Prospect of integrated schools in Northern Ireland still a distant dream


When Peter Robinson described Northern Ireland’s segregated education system as “a benign form of apartheid” in a speech in October 2010, it was a remark that had the potential to be a major turning point for integrated schooling in Northern Ireland.

The DUP leader said: “If one were to suggest that Protestants and Catholics would be educated at separate universities it would be manifestly absurd; yet we continue to tolerate the idea that at primary and secondary level our children are educated separately.

“I believe that future generations will scarcely believe that such division and separation was common for so long. The reality is that our education system is a benign form of apartheid, which is fundamentally damaging to our society.

Criteria of race

“Who among us would think it acceptable that a state or nation would educate its young people by the criteria of race, with white schools or black schools? Yet we are prepared to operate a system which separates our children almost entirely on the basis of their religion.” He said consideration should be given to asking a body or commission to bring forward recommendations for a staged process of integration.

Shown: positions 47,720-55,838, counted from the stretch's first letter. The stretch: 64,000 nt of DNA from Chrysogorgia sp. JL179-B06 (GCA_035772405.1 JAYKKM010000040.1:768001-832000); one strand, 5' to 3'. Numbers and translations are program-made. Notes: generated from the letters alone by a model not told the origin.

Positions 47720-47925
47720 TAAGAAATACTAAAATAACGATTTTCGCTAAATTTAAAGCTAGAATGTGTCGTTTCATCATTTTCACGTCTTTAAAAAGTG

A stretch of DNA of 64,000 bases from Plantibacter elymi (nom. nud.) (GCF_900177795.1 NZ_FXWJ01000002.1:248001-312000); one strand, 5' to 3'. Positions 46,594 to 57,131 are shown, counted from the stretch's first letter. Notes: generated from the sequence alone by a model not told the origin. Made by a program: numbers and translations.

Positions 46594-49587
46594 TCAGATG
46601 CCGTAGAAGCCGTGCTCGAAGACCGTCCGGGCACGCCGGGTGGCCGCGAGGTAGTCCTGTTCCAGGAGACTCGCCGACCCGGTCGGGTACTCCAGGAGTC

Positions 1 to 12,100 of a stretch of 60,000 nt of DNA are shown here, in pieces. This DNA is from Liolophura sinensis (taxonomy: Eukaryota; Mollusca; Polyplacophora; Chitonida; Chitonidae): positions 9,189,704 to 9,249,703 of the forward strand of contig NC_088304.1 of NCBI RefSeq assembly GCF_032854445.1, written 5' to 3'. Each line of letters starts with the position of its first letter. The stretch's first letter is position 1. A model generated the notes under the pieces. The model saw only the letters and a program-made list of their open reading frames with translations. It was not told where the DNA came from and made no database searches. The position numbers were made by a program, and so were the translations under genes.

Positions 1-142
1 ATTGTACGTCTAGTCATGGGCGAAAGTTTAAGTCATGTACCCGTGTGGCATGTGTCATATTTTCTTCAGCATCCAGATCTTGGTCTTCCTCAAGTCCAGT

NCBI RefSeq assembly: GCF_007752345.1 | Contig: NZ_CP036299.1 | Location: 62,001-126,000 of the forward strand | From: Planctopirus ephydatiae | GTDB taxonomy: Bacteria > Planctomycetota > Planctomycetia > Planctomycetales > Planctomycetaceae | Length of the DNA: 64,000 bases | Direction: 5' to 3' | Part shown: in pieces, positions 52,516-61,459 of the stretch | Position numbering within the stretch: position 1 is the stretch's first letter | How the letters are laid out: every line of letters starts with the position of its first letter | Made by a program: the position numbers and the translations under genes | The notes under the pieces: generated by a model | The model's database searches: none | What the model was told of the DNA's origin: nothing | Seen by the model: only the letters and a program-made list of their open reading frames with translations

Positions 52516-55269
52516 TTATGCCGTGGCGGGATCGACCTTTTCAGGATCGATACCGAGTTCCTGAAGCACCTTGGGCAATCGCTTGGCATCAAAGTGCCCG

Wind forward almost two years and in July 2012 Northern Ireland’s Minister for Education, John O’Dowd, announced the establishment of a ministerial advisory group to look at shared education. Its findings are due to be reported to the Minister by February 2013.

The department’s definition of shared education does not refer to any plans to create a fully integrated school system in Northern Ireland.

It states: “Shared education refers to the organisation and delivery of education to meet the needs of learners of differing community background, race, ethnicity, political opinion and socio-economic status involving schools and other education providers of differing ownership, sectoral identity and ethos, management type or governance arrangements.”


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